Hawai'i Volcano Blog

HVO UPDATE: Low Rates of Seismicity

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The U.S. Geological Survey released the Hawai‘i Volcano Observatory Weekly Update on Tuesday, Nov. 13, 2018.

No significant changes were observed on today’s overflight of the Lower East Rift Zone. This photo, looking north, shows the eastern portion of Leilani Estates subdivision, now covered by lava. The Fissure 8 cone, which was active for two months, is visible near the center of the photo, with its large drained channel extending north. White steam originates from residual heat in the fissure system. Click to enlarge. PC: USGS

Activity Summary: Kīlauea Volcano is not erupting. Rates of seismicity, deformation and gas release have not changed significantly over the past week. Deformation signals are consistent with refilling of the middle East Rift Zone.

Fissure 22 was active in late May near Lanipuna Gardens subdivision, which is now mostly buried by lava flows. During the later stages of Fissure 22 activity, small strombolian-style explosions built a symmetric cinder cone over the vent. Click to enlarge. PC: USGS

Observations: HVO monitoring during the past week shows low rates of seismicity at the summit and East Rift Zone (ERZ). Earthquakes continue to occur primarily at Kīlauea’s summit area and south flank, with continued small aftershocks of the magnitude-6.9 quake on May 4, 2018. Seismicity remains low in the Lower ERZ.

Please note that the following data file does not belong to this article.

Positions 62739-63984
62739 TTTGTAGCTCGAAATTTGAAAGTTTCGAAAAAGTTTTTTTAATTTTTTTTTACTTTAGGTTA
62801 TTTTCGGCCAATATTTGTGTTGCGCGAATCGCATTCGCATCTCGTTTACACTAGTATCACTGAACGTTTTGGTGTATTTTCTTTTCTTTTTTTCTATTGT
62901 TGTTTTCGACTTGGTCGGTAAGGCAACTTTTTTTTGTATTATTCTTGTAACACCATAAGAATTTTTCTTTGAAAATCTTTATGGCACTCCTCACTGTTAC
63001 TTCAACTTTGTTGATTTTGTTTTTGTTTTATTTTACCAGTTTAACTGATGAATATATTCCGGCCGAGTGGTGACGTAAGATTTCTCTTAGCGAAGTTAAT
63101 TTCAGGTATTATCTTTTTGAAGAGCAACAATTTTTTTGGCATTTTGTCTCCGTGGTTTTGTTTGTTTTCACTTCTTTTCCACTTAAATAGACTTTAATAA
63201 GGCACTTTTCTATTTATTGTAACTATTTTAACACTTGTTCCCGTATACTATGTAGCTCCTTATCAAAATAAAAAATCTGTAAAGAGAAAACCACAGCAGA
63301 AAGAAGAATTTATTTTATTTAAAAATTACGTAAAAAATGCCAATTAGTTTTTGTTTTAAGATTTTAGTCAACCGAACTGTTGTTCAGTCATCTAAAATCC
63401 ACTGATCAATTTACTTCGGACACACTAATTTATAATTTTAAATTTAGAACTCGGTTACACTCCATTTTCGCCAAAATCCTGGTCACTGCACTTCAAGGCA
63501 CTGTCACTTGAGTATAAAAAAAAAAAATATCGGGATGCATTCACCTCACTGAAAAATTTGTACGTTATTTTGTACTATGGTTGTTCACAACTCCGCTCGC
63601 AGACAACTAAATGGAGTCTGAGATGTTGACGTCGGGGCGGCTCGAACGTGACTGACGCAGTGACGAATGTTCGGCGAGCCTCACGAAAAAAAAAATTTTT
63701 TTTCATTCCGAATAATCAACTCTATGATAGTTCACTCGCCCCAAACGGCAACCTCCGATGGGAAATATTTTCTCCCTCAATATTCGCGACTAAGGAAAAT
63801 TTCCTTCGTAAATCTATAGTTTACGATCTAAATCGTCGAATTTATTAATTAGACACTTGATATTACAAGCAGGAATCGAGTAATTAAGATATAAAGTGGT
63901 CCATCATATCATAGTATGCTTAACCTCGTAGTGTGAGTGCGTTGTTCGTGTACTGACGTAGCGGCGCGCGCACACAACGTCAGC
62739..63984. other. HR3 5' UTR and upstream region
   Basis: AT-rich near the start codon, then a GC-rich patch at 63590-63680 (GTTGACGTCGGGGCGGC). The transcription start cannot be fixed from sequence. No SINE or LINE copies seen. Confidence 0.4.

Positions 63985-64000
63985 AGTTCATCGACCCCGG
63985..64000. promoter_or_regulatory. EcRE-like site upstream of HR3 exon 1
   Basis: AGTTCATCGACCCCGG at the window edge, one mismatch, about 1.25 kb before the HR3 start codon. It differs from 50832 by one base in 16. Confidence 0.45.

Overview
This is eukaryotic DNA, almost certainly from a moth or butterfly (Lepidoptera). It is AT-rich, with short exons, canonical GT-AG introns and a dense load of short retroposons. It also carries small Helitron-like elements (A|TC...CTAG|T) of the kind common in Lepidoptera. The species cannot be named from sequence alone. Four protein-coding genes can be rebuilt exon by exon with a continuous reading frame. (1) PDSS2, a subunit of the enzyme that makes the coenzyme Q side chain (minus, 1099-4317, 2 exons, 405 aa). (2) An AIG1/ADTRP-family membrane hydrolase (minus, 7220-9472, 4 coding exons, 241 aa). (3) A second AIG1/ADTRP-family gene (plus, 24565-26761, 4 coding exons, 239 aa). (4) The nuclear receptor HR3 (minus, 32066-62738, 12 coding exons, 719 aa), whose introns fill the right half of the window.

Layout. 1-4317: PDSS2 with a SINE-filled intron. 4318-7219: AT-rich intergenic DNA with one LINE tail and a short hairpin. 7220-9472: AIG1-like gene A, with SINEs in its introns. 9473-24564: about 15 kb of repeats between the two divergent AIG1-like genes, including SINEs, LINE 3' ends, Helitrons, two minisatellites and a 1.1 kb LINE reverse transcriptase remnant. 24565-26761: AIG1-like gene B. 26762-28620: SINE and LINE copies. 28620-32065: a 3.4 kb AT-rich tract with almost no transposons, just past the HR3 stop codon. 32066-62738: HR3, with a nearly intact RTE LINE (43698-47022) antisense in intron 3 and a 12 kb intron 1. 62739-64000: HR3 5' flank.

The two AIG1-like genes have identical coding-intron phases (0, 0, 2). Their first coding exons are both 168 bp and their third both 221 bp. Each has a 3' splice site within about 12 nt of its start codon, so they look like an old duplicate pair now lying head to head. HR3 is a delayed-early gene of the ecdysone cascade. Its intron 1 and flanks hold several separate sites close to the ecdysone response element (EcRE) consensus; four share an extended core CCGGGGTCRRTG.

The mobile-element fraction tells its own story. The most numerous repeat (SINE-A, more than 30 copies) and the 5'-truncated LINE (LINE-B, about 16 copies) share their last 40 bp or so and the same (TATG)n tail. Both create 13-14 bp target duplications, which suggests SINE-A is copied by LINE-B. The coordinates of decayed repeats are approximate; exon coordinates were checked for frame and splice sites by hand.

This photo shows the widest portion of the Fissure 8 channel, at roughly 0.26 miles across. Click to enlarge. PC: USGS

In the ERZ, tiltmeters near Puʻu ʻŌʻō and farther east reveal no change over the last week. At the summit, tiltmeters have also shown little change this week, with the exception of a small DI (deflation-inflation) event.


Sulfur dioxide gas emissions at the summit averaged 50 tonnes/day as reported on Oct. 24, and 75 tonnes/day at Puʻu ʻŌʻō on Oct. 23. There was no sulfur dioxide detected by our instruments in the Lower ERZ.

Hazards are still present in the lower East Rift Zone (LERZ) eruption area and at the Kīlauea summit. Residents and visitors near recently active fissures and lava flows should stay informed, heed Hawai‘i County Civil Defense and National Park warnings, and be prepared, if necessary, to self-evacuate in the unlikely event of renewed activity. Note that Hawai‘i County maintains a closure of the entire flow field and the vents and prohibits access to the area unless authorized through Civil Defense.

A large black sand beach remains in front of the Pohoiki boat ramp. Roadway construction over the recent lava flows can be seen at the top of the image. Click to enlarge. PC: USGS

The Hawaiian Volcano Observatory (HVO) continues to closely monitor Kīlauea’s seismicity, deformation, and gas emissions for any sign of reactivation, and maintains visual surveillance of the summit and the East Rift Zone. HVO will continue to issue a weekly update (every Tuesday) and additional messages as warranted by changing activity.



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